Wisconsin Tribes are Clashing Over Casino Expansion Fight

Betty Putnam-Schiel is 85 and has trouble standing, However, she still manages to get along well enough around her home in Stockbridge-Munsee Band of Mohicans' northern Wisconsin reservation, this is possible due to the help from tribal assistants who do chores like shovelling snow to changing her light-bulbs.

The future of this care assistance may not be available in the future if the fight between two tribe is not settled. The Ho-Chunk Nation, is expanding their nearby casino turning it into a fully-fledged resort that’s likely to rival the Stockbridge-Munsee's own casino. This will threaten the gambling revenues that supports the services that help people who are in a similar situation such as Betty Putnam-Schiel's helpers.

The Ho-Chunk tribe says that they are trying to provide for their people. The more progressively bitter quarrel has illustrated how the tribes all over the country clash as they battle for revenue from gambling in a market that is ever-tightening.

Ms. Putnam-Schiel said it was "unfair," that the Ho-Chunk expansion going ahead, she said that she counts on the help received from the casino money, and further commented that It's survival for a lot of us. According to records of the National Indian Gambling Commission, there are 240 tribes offering gambling in 28 states. With the casinos being restricted to reservations and the land held in the federal trust, the tribes are left to beef up their facilities for growing revenue as they are unable to expand into new territories. This means more of the tribes have found themselves placed in direct competition with neighboring tribes.

There have been Inter-tribal disputes over casinos in Connecticut, California and Michigan over the past five years. Two years ago, Wisconsin Gov. Scott Walker denied the Menominee Nation permission to building a second casino on trust land in Kenosha when the Potawatomi and the Ho-Chunk tribes complained about competition, and now the Stockbridge-Munsee are complaining.

The 7,000-member Ho-Chunk Nation do not have a true reservation. The federal government moved this tribe from Wisconsin to Nebraska during the 1830s; members that returned to Wisconsin during the 1870s received or had purchased homesteads.

The tribe has established six casinos on the trust land around Wisconsin, this includes the Wisconsin Dells, which is the state's tourism center. They have also established a number of office supply distribution centers, a RV park, gas stations, and a theater.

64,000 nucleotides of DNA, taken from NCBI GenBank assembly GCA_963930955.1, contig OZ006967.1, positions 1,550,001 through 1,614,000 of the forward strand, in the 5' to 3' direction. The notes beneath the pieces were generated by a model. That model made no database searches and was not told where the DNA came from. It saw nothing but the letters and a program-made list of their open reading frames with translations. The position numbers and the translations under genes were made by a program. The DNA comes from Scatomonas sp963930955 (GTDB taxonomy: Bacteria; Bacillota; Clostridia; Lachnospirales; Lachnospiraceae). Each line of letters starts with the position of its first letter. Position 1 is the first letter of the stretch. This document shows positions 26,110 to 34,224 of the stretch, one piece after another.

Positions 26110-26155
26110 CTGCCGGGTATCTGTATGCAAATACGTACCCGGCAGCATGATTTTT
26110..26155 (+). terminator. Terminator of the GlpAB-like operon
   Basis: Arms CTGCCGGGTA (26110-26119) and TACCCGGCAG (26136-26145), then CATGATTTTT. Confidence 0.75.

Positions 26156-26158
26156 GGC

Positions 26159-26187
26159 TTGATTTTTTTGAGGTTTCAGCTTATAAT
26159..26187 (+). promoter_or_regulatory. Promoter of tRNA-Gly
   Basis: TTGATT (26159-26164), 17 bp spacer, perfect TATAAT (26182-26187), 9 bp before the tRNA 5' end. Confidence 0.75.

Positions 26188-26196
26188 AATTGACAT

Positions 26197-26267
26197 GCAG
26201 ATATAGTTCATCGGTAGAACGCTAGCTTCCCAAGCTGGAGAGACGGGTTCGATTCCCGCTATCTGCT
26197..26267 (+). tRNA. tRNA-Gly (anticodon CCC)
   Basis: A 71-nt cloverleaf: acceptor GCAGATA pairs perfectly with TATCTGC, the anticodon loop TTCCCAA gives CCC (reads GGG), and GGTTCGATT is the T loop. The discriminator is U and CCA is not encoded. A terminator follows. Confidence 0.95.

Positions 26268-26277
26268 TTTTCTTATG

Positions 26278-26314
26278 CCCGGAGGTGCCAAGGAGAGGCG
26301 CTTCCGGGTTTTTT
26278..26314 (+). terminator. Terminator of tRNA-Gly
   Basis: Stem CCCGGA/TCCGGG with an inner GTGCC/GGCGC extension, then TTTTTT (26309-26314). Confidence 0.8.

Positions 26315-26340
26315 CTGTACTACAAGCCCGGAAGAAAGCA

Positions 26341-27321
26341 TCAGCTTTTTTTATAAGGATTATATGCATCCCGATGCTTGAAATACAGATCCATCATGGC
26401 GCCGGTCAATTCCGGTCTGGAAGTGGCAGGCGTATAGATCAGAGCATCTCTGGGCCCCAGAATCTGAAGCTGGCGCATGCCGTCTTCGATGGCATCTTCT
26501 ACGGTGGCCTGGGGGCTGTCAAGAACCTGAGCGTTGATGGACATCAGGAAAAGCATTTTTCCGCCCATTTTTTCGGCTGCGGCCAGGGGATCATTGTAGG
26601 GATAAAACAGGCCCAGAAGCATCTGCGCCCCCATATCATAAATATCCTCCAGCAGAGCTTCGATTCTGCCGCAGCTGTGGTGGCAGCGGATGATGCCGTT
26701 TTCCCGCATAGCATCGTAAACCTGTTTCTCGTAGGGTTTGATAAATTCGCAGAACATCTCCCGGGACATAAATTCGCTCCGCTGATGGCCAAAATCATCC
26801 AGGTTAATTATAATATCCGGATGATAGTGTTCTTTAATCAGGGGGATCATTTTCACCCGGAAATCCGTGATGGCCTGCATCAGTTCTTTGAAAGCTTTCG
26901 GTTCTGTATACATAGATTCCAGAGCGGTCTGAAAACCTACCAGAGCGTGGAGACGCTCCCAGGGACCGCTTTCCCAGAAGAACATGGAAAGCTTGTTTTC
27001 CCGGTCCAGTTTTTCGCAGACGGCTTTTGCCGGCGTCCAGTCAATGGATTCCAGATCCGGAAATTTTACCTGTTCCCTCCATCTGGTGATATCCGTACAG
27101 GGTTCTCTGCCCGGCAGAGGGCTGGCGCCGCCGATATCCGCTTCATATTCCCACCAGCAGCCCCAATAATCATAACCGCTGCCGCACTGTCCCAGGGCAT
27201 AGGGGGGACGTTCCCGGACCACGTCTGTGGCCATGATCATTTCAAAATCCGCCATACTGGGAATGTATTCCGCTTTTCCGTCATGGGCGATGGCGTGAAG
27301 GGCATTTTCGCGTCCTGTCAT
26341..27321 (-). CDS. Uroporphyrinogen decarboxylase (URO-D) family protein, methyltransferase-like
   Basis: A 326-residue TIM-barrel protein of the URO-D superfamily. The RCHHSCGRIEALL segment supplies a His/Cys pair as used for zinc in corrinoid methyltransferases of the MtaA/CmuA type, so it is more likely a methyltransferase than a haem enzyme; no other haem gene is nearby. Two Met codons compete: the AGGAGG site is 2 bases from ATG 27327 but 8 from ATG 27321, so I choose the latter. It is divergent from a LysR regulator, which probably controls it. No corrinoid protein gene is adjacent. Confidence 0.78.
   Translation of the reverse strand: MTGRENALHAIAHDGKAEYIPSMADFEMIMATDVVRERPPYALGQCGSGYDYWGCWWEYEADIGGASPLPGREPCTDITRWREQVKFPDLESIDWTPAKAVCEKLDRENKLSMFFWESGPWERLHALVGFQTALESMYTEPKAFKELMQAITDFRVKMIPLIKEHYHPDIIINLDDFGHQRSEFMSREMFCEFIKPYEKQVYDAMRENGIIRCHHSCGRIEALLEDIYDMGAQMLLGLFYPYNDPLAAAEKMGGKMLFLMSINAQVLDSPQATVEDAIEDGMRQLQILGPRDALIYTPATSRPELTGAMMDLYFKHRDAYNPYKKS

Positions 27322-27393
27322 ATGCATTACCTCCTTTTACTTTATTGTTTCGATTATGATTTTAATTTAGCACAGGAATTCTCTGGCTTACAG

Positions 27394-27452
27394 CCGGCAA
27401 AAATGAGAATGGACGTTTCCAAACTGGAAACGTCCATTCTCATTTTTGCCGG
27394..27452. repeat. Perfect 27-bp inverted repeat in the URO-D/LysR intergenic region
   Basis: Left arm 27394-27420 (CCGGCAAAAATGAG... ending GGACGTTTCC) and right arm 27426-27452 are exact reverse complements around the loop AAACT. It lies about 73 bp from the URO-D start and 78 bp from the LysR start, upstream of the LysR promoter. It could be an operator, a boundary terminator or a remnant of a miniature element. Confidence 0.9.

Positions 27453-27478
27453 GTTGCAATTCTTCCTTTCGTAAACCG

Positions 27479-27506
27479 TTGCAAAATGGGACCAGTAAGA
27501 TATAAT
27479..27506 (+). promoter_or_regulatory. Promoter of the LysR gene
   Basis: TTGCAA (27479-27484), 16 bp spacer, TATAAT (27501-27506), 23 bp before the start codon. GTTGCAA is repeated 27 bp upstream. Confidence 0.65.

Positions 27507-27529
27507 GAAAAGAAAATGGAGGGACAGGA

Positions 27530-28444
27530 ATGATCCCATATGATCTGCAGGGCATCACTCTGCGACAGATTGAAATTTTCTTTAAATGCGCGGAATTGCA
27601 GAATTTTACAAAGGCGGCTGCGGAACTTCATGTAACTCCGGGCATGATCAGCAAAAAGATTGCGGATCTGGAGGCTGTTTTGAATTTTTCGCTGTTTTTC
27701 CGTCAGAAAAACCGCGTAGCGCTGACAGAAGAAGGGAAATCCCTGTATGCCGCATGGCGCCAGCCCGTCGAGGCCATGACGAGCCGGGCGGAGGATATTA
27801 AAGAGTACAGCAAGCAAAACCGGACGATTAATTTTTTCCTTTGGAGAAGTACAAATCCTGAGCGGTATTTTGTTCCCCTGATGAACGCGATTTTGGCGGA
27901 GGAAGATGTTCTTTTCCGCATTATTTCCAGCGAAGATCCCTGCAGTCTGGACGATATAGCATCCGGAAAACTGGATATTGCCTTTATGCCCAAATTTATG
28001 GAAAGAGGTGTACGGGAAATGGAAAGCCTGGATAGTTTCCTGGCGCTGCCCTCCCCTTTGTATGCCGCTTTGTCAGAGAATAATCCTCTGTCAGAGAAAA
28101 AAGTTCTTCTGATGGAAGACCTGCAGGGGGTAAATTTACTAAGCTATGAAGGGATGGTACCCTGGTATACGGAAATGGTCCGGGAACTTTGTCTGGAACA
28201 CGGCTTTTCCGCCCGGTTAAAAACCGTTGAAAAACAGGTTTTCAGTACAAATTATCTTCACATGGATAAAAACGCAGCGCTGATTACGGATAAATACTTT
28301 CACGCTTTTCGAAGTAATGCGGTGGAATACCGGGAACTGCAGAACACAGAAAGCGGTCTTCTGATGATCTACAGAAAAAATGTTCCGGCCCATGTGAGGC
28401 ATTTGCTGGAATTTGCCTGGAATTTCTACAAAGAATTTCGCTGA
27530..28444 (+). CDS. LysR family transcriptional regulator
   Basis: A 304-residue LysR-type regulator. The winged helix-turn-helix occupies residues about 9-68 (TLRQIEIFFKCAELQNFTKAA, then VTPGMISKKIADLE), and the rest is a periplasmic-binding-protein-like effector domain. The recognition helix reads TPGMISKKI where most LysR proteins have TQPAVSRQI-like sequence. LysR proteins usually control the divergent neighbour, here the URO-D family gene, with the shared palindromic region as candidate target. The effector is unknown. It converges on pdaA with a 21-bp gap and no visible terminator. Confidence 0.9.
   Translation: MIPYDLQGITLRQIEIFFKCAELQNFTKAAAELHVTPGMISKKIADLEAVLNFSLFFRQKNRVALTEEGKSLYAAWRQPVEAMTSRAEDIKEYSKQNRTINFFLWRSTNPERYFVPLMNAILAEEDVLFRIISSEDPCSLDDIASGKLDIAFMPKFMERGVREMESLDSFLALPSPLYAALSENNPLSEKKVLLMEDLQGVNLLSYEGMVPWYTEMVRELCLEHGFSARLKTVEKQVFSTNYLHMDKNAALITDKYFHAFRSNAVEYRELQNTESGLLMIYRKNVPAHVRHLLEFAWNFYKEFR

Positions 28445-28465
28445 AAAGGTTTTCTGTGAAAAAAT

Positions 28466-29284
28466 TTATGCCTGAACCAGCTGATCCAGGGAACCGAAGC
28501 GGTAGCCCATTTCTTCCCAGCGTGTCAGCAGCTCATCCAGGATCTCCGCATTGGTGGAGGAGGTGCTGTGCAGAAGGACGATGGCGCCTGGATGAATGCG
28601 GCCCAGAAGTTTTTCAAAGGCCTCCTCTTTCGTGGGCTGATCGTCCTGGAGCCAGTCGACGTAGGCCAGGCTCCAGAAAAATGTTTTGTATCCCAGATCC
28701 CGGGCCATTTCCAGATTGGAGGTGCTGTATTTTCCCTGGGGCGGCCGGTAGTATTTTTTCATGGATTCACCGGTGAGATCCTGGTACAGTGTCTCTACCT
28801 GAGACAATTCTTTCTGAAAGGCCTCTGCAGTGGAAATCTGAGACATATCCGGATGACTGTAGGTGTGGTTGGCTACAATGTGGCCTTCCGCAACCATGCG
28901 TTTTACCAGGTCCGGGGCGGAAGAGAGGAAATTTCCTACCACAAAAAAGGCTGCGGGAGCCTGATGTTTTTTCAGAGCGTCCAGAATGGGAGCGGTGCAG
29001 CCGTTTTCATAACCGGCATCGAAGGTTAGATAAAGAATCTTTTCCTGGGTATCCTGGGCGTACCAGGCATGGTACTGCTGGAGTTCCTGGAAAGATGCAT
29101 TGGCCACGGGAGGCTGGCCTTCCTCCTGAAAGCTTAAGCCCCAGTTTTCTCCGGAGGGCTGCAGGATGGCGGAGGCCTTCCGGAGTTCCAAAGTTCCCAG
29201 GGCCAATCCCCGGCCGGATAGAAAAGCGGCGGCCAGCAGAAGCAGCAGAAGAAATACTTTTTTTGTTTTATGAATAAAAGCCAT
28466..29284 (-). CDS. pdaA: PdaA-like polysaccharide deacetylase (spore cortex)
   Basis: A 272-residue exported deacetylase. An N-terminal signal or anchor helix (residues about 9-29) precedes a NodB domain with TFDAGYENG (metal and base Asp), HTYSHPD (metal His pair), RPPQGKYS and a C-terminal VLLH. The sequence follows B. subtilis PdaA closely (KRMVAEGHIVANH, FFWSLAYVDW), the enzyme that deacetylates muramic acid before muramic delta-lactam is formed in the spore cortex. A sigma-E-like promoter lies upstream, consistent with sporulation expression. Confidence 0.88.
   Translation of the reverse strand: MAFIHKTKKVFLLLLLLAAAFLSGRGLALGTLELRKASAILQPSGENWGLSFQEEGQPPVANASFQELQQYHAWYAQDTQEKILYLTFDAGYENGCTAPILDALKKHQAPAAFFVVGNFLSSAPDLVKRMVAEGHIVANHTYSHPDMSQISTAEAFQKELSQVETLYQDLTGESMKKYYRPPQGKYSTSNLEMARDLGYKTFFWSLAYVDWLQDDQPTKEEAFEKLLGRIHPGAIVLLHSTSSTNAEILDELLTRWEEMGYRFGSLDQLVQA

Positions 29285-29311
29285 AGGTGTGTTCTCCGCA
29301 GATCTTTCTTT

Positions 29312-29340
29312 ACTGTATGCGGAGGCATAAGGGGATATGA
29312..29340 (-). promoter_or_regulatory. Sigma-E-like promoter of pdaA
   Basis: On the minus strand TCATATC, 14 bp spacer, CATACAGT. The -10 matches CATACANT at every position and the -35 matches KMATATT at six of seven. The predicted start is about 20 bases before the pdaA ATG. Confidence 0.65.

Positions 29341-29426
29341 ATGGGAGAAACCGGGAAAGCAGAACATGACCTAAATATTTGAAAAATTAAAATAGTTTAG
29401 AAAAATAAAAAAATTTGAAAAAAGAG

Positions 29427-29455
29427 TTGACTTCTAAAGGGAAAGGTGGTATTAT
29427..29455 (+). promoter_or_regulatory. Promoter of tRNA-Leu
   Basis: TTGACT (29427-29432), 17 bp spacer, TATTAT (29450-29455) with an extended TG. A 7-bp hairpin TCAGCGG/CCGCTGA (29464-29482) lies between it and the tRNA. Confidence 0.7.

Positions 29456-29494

The Stockbridge-Munsee tribe, by comparison, have approximately 1,400 members. Almost a third live on swampy grounds, this is a rural reservation in Shawano County, approx. 50 miles east of the Green Bay. This is a hard-scrabble existence; 21% of American Indians in the county live below the poverty line during 2015, if one takes a drive through the reservation it shows aging, isolated homes that are linked by lonely two-lane roads.

This tribe has a banquet hall, a golf course, a RV park and a gas station, however, they depend mostly on revenue coming from their North Star casino. Much of the money funds tribal health care, elder centers, the elder chore assistants and the reservation's police and fire departments. The revenue has also has paid for body cameras for the county sheriff deputies, a police liaison officer and for tutors in the Shawano County schools plus workers who help with road repairs, the tribal President Shannon Holsey said.

The Stockbridge-Munsee tribe has always struggled with their location. The reservation is approximately 10 miles from the U.S. Highway 29, which is the main thoroughfare crossing the state. Gamblers wishing to gamble have to travel along winding two-lane roads through a bog in order to reach the North Star Casino.

The Ho-Chunk tribe have a distinct advantage as they run a casino just off Highway 29 which is about 17 miles west of the North Star. Over the last year, the tribe started working to add hundreds more slot machines, a hotel and restaurant to their site.

The Stockbridge-Munsee tribe estimates that the expansion lose them $22 million in lost gambling revenue because players choose the Ho-Chunk facility over the North Star.

The band leaders say that it could lead to job cuts as well as severely curtail tribal services.

The Stockbridge-Munsee tribe filed a federal lawsuit last week they allege that the expansion has violated the Ho-Chunk tribe's gambling compact with the state, their argument is that the compact doesn't allow for an extensive expansion. They also contend that Walker has breached the Stockbridge-Munsee tribe’s own compact, which calls on the state to protect the tribe from competition. They also dispute that the Ho-Chunk tribal land was properly taken into trust allowing gambling in the first place.

Holsey says that they are not just going to roll over, that this is their home.

The Walker administration officials wrote to Stockbridge in January stating that they were satisfied that the Ho-Chunk expansion was legal, they cited a 2003 amendment to Ho-Chunk’s compact as well as an earlier Bureau of Indian Affairs determination on this trust issue.

The Ho-Chunk leaders responded to Stockbridge lawsuit they called their arguments frivolous, weak and trivial.

Collin Price spokesperson for Ho-Chuck said that the only issue here is dealing with competition.